Who is Charles E. Taylor?


Charles Edward Taylor is recognized as the first aircraft maintenance technician and is best known for helping the Wright brothers achieve flight for the first time in 1903.

Charles, better known as Charlie, was born in Cerro Gordo, Ill. on May 24, 1868. He moved to Nebraska at a young age, where he dropped out of school to work as an errand boy for the Nebraska State Journal. He worked a few odd jobs here and there before meeting and marrying Henrietta Webbert.

The newlyweds decided to move to Henrietta’s hometown of Dayton, Ohio where Charlie opened up his own tool shop. It was through Henrietta’s family that he met Orville and Wilbur Wright. They owned a bicycle shop nearby and Henrietta’s uncle had been renting out the space to them. Upon meeting Charlie, they asked him to help make parts for their bicycles and eventually offered him a job starting at $18 a week.

Around this time, the Wright brothers began to experiment with gliders and made many trips to Kitty Hawk, N.C. After one trip in particular, they decided to call upon Charlie to build a wind tunnel to help gather more information to support their experiments. The wind tunnel was Charlie’s first direct experience with aviation and aeronautics.

A few years later, the Wright decided to build their own engine for their next project, a powered airplane. They assigned the task to Charlie, while they worked on building the airframe. Charlie constructed a 12-horsepower engine in only six weeks without any formal drawings, only sketches done by the Wrights or himself on pieces of paper.

On December 17, 1903, the Wright’s powered aircraft successfully lifted off the ground and flew 120 feet in 12 seconds, marking a crucial turning point in the world of aviation.


Oftentimes, the accomplishments of Charles E. Taylor were overlooked or overshadowed. While he was alive, he never really received the credit he deserved. The same is true for aviation maintenance technicians today. They work hard behind the scenes to provide safety for all passengers.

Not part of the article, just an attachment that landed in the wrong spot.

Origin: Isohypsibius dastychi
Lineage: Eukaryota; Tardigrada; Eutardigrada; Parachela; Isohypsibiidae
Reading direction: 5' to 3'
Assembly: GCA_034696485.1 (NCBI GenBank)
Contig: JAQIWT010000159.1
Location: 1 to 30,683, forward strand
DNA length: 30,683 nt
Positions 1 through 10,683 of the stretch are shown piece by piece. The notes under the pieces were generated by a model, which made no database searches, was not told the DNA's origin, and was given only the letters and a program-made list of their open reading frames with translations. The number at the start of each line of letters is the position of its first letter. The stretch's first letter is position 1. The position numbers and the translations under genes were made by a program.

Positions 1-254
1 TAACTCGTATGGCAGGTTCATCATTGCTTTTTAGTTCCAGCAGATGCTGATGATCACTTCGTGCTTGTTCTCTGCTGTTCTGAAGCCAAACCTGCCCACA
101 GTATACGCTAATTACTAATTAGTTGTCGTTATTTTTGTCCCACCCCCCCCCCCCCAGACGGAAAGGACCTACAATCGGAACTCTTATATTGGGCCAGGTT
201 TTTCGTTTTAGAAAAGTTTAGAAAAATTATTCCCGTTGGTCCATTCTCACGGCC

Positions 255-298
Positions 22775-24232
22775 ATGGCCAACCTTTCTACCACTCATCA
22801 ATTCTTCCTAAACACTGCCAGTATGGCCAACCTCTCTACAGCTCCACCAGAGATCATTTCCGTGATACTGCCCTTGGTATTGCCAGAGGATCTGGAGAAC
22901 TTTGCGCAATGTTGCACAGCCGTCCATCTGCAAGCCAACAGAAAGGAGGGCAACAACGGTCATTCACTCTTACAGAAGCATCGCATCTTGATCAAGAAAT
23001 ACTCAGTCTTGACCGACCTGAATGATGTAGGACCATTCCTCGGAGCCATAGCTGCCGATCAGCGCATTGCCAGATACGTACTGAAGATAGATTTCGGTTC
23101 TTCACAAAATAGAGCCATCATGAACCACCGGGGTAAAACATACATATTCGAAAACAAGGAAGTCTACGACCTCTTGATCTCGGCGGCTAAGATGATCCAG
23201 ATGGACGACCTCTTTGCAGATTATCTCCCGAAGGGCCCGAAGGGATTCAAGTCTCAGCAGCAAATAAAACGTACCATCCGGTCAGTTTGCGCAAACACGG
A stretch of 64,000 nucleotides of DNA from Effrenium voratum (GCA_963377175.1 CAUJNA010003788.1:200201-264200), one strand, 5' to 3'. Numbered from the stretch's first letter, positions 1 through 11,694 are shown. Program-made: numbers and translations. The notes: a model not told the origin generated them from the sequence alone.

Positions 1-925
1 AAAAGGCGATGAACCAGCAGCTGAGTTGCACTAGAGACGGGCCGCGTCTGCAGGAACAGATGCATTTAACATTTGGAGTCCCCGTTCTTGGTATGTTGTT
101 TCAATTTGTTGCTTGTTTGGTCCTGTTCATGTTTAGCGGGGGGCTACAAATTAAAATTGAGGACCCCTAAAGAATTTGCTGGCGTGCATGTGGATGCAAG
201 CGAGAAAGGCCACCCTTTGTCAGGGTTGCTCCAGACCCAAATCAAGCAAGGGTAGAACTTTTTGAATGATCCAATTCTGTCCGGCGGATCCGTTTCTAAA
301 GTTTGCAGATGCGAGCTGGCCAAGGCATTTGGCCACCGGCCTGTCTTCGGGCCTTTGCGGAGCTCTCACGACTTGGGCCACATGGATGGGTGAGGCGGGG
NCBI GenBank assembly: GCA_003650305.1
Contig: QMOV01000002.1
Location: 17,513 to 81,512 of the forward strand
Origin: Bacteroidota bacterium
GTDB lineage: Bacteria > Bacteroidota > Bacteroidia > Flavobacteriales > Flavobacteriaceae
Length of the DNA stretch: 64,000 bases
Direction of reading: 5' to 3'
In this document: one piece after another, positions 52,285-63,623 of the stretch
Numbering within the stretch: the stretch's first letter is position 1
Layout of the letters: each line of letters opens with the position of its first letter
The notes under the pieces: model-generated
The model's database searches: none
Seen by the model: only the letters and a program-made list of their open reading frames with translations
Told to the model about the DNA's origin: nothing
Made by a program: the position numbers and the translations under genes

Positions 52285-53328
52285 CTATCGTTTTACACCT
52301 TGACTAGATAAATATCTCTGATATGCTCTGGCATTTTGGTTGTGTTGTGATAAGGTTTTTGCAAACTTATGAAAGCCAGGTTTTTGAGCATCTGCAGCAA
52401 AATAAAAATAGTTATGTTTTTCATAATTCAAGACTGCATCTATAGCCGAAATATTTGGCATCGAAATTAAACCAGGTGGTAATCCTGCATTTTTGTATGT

May 24th has been declared an official day of recognition for aviation maintenance technicians everywhere. This date is not only the birthdate of Charles E. Taylor, but also celebrates the work modern-day AMTs perform every day.

Applying for Scholarships


Scholarships are monetary awards given to students to help fund their education. In most cases, students are not required to pay this money back! There are a multitude of different scholarships students can apply for to help pay for tuition at National Aviation Academy.

Some scholarships are to be used strictly for tuition, but others can go toward books, housing or other expenses. Other scholarships are intended for specialized training courses on certain types of aircraft that can help a student get ahead in their hands-on training. Students choose to attend these courses if they are planning on working for a company that services a particular type of aircraft.

Tips on applying:

  • Begin doing your research on scholarships as soon as possible.
  • Confirm that scholarships will be accepted at a Part-147 aircraft maintenance school.
  • Be weary of deadlines. Use a calendar to stay organized and keep all deadline dates in mind.
  • Double check that you met all of the requirements before submitting applications. Some scholarships may require you to write an essay, others you simply just have to apply for.
  • Keep searching for scholarships throughout your time in school. New scholarships are posted every day!
  • Use your resources on campus. Financial aid officers may know about some scholarships that aren’t posted online.

Here are some resources to help you get started on your scholarship search:

Fastweb: Fastweb is a scholarship matching service and a great place to begin your search. After signing up for an account, you are matched with scholarships you already qualify for and news ones are sent straight to your email inbox each week.

The following links contain scholarships for students pursuing an education in aviation maintenance: